Sina Savri

The holy city-state of Savras and its surrounding farmlands have been a work of extraordinary agricultural efficiency for an age. The Red River was dammed shortly after its founding, and the resulting reservoir was channeled through canals and aqueducts to irrigate soil in a land that was rich in nutrients but severely lacking in rainfall, and consequently had been passed over by earlier settlers. However, the dams—known as the Red Eyelids—are a tool of central authority as much as they are a tool of prosperity, for few will dare to challenge the laws of the castes that control the dams. “Rebels, dissidents, and heretics are an affront to Savras,” notes the High Sanyar, Mohinder Sastikar. “His Red Eye shall not weep for their livelihoods, nor for their lives.”

Sina Savri’s highest caste is the elite priesthood, called the Sanyari, which holds legislative and judicial power to interpret the will of Savras. However, Sanyar power is occasionally rivaled and contested by the second-highest caste, the Padizhari—an executive caste that emerged from guilds of police, mercenaries, and great merchants in recent centuries, and which has established a hereditary monarchy and system of pseudo-feudal loyalty in cooperation with the lower castes. Padizhar rulers are known by the titles Rana or Rani, with a monarch called a Maharana or Maharani.

Beneath the Padizhari are the Hajindari, who emerged from trade guilds of moderate power and influence, including the lesser merchants, the farmers, and the skilled craftsmen. Powerful Hajindars may acquire the favor of Padizhar nobles, and the corresponding title of Mirza or Mirzina to denote a minor position in the hierarchy of feudal nobility. Beneath the Hajindari are the Mamkuli, the people of the minor guilds and unskilled or menial laborers.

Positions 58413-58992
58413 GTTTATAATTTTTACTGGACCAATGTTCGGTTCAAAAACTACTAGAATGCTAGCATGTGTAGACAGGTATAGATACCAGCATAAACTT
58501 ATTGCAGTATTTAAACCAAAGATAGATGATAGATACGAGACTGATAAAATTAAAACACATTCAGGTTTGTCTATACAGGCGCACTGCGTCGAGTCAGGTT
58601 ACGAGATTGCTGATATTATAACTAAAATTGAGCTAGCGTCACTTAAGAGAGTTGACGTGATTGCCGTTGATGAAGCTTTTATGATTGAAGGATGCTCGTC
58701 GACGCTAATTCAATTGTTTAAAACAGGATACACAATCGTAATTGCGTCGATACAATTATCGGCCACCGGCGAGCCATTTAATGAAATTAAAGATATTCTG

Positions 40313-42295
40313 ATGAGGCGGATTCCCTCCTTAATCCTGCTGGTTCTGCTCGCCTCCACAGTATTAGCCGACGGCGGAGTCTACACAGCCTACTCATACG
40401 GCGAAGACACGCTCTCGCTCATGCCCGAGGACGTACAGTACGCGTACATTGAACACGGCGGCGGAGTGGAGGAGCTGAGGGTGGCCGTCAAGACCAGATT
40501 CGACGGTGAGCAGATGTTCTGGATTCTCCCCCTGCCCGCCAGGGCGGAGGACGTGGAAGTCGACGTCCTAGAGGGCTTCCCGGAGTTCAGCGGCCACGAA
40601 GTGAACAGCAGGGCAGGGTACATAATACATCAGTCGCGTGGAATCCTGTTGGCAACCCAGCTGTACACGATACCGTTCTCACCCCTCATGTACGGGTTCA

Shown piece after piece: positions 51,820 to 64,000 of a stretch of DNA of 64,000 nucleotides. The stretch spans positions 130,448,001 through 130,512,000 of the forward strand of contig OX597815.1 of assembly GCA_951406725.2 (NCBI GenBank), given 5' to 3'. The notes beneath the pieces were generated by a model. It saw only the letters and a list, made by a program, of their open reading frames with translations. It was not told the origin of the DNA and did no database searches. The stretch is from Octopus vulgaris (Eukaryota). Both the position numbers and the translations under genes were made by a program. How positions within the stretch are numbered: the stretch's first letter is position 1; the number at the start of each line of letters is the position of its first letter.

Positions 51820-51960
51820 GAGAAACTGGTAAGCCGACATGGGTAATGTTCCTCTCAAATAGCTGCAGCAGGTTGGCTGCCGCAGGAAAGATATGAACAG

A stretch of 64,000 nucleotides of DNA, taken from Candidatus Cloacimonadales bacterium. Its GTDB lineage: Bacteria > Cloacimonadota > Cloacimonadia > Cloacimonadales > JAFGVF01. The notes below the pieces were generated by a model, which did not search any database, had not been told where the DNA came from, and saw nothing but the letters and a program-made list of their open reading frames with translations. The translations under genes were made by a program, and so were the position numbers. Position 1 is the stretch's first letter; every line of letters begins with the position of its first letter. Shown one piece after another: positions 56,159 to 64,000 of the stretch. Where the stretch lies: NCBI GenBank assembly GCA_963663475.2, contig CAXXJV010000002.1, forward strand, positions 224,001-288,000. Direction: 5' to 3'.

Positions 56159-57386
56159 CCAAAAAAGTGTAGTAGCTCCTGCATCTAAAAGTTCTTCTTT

At the very bottom of the hierarchy is the nameless caste of untouchables, not even considered by many to be a true caste. It consists of the guildless, the homeless, the indigent, and those who perform services considered unclean by the Sanyars—including but not limited to winemakers, prostitutes, purveyors and manufacturers of narcotics, illusionists (whether real or fraudulent), butchers, leatherworkers, and any sanitation workers who regularly come into contact with sewage. Note that these services may not necessarily be illegal—indeed, some may be essential to the functioning of the city. However, this does not alter the Sanyari’s stance that such people are to be ostracized and avoided, lest their spiritual impurity taint the higher castes. The vast majority of orcs and half-orcs within Sina Savri belong to this caste.

Some additional pseudo-castes exist as offshoots of the four primary castes, generally with significantly less power and influence than true members of the caste from which they originate. This includes the Sadhu, low-birth acolytes raised up from the streets by charitable Sanyars to become aides in temple rites. It also includes the Elavadu, often called “knights”; knights generally have performed some great service to the crown or to a noble house, and were consequently rewarded with the opportunity to swear adherence to a Sanyar code of honor, to the Maharana, and to a Rana or Mirza’s noble house, in exchange for minor noble status of their own and the honorific “Sir” or “Dame”.

It is speculated that the strictness of Sina Savri’s caste system may have been deliberately influenced, in whole or in part, by special interests in Old Caligulon who desired a small and easily corruptible ruling class through which to indirectly control a much larger population of slaves. Whether or not these claims are true, the caste system has endured Caligulon’s fall, and will likely continue to dominate the city’s political climate for years to come.

Sina Savri

The Isle of Champions Varthonai